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Davis Balestracci


Count Data: Easy As 1-2-3?


Published: Monday, August 14, 2017 - 12:03

Many of you work in organizations that keep track of customer complaints. Have you ever thought of how they are recorded and tallied? What could possibly be wrong with this process: The customer brings a concern to your attention. Record it.

Let’s say a certain pediatrics unit reported the number of concerns on a monthly basis. The values for one period of 21 months were, respectively, 20, 22, 9, 12, 13, 20, 8, 23, 16, 11, 14, 9, 11, 3, 5, 7, 3, 2, 1, 7 and 6. But even though you know the counts, you don’t know the whole story because you don’t know the context for the counts. Before anyone can make sense of these counts, certain questions must be answered.

How is “concern” defined? Is it just an antiseptic term for complaint? Are these customer complaints, internally generated counts, or a mixture of both? In the data above, why does the number of concerns drop? And what about the rumor that the hospital administrator is using these numbers to rank departments for bonuses? What exactly constitutes a complaint? Does a complaint about a chilly reception room count?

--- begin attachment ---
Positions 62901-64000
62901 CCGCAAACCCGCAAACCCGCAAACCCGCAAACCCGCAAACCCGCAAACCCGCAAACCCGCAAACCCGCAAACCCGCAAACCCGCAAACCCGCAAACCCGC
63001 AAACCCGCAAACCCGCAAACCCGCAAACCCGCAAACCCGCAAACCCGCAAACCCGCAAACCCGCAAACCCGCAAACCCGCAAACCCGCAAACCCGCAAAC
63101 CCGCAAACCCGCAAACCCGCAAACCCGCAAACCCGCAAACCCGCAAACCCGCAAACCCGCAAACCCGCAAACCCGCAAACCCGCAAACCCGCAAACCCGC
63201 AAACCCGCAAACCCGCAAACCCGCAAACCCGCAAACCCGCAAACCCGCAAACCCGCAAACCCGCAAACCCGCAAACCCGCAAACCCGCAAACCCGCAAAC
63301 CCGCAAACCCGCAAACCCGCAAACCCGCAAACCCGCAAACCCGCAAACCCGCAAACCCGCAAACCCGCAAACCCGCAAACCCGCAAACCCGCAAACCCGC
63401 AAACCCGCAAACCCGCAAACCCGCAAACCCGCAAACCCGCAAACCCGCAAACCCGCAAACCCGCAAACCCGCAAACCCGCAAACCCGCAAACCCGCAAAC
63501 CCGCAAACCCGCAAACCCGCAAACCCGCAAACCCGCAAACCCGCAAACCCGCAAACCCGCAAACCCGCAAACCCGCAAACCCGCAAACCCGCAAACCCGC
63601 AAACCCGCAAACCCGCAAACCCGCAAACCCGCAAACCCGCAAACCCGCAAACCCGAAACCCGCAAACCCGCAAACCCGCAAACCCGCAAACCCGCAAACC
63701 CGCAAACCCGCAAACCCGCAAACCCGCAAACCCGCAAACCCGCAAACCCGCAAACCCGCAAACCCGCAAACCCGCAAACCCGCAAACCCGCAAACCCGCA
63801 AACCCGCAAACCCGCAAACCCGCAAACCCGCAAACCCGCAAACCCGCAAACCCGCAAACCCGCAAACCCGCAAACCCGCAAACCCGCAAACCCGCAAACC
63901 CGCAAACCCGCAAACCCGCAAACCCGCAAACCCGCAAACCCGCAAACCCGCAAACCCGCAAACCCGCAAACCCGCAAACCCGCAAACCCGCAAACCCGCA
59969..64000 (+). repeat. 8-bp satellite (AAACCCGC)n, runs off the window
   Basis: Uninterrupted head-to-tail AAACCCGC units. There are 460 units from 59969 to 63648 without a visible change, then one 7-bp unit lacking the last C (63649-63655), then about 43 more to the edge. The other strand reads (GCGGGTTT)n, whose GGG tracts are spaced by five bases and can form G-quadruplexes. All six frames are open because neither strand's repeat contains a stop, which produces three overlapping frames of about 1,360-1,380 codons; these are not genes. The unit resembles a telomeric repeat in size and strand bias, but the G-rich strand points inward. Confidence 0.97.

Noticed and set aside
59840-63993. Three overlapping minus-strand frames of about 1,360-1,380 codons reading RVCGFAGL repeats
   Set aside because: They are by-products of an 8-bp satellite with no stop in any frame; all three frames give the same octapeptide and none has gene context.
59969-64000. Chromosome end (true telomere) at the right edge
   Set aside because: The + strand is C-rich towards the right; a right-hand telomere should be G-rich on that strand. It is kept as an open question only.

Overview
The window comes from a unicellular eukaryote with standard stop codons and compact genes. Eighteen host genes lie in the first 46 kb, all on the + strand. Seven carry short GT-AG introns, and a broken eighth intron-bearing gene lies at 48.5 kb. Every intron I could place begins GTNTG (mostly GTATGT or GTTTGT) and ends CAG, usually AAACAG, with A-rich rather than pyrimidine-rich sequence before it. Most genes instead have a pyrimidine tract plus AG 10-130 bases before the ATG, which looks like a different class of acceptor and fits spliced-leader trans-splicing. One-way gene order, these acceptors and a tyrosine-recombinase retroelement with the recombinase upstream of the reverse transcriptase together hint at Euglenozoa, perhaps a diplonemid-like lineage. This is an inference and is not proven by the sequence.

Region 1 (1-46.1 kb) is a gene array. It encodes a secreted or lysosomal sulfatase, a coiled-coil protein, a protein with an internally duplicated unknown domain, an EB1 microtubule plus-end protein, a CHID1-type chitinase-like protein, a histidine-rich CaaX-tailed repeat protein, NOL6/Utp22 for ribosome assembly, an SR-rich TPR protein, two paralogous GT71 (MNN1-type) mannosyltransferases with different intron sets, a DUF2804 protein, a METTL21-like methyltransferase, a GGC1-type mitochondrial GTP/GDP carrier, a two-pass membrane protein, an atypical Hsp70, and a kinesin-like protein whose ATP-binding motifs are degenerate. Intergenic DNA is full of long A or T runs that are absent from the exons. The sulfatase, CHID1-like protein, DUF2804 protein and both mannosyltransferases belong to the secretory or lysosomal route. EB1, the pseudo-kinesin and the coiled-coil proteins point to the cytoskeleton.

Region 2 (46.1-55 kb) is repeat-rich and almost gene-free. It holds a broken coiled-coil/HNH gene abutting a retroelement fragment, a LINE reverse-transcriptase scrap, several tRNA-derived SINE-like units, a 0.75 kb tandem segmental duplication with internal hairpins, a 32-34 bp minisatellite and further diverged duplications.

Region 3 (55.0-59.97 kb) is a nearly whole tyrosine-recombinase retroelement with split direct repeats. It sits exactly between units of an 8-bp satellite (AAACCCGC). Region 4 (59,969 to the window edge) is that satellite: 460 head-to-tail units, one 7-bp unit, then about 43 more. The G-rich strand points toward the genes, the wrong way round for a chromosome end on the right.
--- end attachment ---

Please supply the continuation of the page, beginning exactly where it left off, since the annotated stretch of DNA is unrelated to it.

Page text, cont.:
What else does your organization “count” besides complaints?

Do you realize that careful instruction is needed for people to be able to collect data like these to make them useful? “Human variation” lurks to seriously compromise their quality and use.

A clear objective should drive such a collection to determine 1) what should be recorded; and 2) the threshold that causes something to go from a nonevent (x = 0) to a countable, tallied event x = (1).

The more specific, the better

As another baseball season proceeds here in the United States, it occurs to me that the sport might be one of the best examples for giving extremely specific criteria for tallying and then using count data for comparison and prediction. Not only that, when it is felt that a certain criterion isn’t reflecting its original intent—usually some ranking of ability for relative comparison—baseball is good at redefining the operational definition and retrofitting the new definition on past data.

Consider the evolution of the indicator “save.” The term was being used loosely as far back as 1952. Some coaches thought it reflected the particular skill of a relief pitcher to successfully maintain a lead until the end of the game, regardless of the margin of victory.  Because these players could not be credited with the win, record keepers wanted some recognition of this particular skill to somehow compare individual relief pitchers’ abilities to do this. The statistic went largely unnoticed.

A formula with more criteria for saves was invented in 1960 because it was felt that the major existing comparative statistics at the time—earned run average (ERA, the average number of runs a pitcher gives up over nine innings) and win-loss record (W-L)—did not sufficiently measure a relief pitcher’s effectiveness.